The city has a plan to keep residents from being squeezed out of their homes by rising rents and redevelopment.
Public Works looks at public space, urban design, and city-building innovations from around the world, and considers what Toronto might learn from them.
Paris is taking a stand against gentrification. On December 17, the city approved a plan to protect tenants in rapidly evolving neighbourhoods from being squeezed out by rising rents and property redevelopment. The city has identified more than 8,000 apartments in 257 buildings for which it will have the right of first refusal on property sales.
If and when these homes go on the market, the municipal government will be guaranteed a chance to buy them and convert them into low-income housing before they’re instead scooped up by private developers to be turned into stately pleasure domes for the nouveau riche.
The plan takes advantage of existing laws that allow public agencies first dibs on properties in certain areas for the purpose of urban development. The government will pay market value, and only pursue properties that landlords have independently put up for sale. If a landlord feels the government’s offer is insufficient, they can go to arbitration for a higher sale price or take their property off the market. The city has earmarked 850 million euros for buying up these properties.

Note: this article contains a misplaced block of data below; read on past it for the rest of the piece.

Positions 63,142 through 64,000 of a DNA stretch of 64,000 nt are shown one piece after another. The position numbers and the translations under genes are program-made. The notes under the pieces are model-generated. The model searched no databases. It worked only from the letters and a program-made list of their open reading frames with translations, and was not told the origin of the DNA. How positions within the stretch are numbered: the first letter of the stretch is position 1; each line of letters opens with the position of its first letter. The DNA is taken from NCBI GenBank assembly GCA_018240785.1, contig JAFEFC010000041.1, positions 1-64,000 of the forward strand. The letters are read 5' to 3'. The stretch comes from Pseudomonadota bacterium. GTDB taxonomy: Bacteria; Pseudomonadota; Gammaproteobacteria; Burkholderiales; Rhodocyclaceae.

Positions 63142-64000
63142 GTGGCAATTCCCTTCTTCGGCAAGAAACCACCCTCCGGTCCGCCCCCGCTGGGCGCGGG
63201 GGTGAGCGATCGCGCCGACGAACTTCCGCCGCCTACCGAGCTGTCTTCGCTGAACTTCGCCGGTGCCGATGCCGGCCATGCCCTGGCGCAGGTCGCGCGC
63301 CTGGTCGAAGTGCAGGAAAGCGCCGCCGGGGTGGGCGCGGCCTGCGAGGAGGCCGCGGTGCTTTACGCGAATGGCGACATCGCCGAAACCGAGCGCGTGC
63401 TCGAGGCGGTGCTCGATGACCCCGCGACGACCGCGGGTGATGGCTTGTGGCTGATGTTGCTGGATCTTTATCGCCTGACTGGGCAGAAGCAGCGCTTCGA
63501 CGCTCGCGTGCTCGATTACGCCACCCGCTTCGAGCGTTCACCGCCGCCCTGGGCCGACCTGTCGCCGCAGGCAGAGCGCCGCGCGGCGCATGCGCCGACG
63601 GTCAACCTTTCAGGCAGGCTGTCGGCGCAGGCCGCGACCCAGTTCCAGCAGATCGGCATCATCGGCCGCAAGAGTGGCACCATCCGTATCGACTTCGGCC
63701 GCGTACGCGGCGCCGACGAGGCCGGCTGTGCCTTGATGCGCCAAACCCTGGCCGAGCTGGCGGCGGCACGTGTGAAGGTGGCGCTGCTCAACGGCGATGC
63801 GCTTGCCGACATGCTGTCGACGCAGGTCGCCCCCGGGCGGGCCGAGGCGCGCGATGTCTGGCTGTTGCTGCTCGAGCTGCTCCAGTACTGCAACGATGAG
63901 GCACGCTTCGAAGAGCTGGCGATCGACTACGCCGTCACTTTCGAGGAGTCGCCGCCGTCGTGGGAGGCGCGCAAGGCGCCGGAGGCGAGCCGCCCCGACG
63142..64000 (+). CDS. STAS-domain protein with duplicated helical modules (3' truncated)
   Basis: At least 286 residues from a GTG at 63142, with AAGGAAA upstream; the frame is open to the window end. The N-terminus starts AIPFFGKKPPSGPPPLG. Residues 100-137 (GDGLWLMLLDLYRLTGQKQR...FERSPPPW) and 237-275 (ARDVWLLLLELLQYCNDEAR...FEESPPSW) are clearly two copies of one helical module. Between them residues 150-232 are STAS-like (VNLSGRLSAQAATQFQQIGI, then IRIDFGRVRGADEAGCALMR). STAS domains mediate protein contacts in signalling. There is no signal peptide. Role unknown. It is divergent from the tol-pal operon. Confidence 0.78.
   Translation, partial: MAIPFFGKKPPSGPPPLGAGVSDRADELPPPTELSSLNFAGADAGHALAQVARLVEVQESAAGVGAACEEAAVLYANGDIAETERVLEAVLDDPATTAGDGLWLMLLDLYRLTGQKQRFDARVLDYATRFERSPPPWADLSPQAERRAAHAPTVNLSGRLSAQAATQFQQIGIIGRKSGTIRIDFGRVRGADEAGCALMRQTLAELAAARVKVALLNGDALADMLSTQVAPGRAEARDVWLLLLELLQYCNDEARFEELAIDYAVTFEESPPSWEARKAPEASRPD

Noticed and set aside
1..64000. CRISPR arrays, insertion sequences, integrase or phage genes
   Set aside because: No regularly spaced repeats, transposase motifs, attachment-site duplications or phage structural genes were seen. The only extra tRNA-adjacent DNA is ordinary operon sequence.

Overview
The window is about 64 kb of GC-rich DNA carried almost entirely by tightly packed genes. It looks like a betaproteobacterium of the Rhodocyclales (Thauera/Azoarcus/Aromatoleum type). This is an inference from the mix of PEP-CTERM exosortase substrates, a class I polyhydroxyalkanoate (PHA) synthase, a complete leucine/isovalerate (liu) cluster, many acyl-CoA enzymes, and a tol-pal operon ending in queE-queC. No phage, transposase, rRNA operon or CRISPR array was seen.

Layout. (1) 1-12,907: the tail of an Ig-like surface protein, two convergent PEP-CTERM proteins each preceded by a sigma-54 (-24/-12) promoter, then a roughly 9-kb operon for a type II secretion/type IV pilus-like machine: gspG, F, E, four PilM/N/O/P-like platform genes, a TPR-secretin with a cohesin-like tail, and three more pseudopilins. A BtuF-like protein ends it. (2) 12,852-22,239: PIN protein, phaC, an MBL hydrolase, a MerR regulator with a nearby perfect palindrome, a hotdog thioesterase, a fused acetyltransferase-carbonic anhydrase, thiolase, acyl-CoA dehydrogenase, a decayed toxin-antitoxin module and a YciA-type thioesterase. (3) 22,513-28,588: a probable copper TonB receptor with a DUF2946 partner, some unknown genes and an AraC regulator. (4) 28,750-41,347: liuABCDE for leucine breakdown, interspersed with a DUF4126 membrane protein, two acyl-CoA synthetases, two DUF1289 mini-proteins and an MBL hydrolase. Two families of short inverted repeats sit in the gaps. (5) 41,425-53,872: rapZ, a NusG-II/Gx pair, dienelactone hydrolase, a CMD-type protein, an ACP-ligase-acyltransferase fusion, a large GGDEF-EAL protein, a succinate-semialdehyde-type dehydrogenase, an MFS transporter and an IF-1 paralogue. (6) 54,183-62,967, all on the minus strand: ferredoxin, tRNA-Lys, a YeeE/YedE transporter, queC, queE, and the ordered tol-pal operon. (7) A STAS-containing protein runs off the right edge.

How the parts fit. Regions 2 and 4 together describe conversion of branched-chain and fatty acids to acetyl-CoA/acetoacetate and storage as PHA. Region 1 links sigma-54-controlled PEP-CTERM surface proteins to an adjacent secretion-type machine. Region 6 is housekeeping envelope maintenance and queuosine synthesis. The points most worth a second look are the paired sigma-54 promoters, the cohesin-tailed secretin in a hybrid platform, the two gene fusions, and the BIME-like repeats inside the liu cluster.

Meanwhile, Toronto’s efforts at slowing gentrification have yielded a somewhat spotty record. While Paris wants to buy private land to turn into public housing, Toronto has been selling off vacated public housing in gentrifying areas to private concerns.
The Toronto Community Housing Corporation, for its part, has been working to protect, improve, and expand subsidized housing neighbourhoods. Regent Park, for instance, is undergoing a massive overhaul that has seen it transformed into a mixed-income community featuring new parks, athletic centres, and creative social programs—and by the time that project is finished, more than 2,000 affordable housing units will have been replaced, with more than 300 new ones added. But things have not gone perfectly. Although residents are guaranteed a spot in the rebuilt community, many have been displaced during construction. But, overall, TCHC appears committed to protecting public housing residents in Regent Park and other communities undergoing revitalization from being pushed out en masse in favour of condos and high-income gentrifiers.
It’s good news for people already in the public housing system. But for low-income Torontonians not already living in TCHC residences, things look a little bleaker.
Just up the road from Regent Park, Cabbagetown has been gentrifying at an alarming rate, and what could once have been described as a mixed-income neighbourhood is becoming more and more homogenous. Some would argue the gentrification process there has been completed already. And in Parkdale, a west-end neighbourhood that 10 years ago was almost exclusively low-income and sported an unsavoury reputation, is today “the place to be” for young professionals.
With more and more neighbourhoods gentrifying, where will low-income residents go when their buildings are sold or their rents increase? Paris seems to have answered that question. Will Toronto?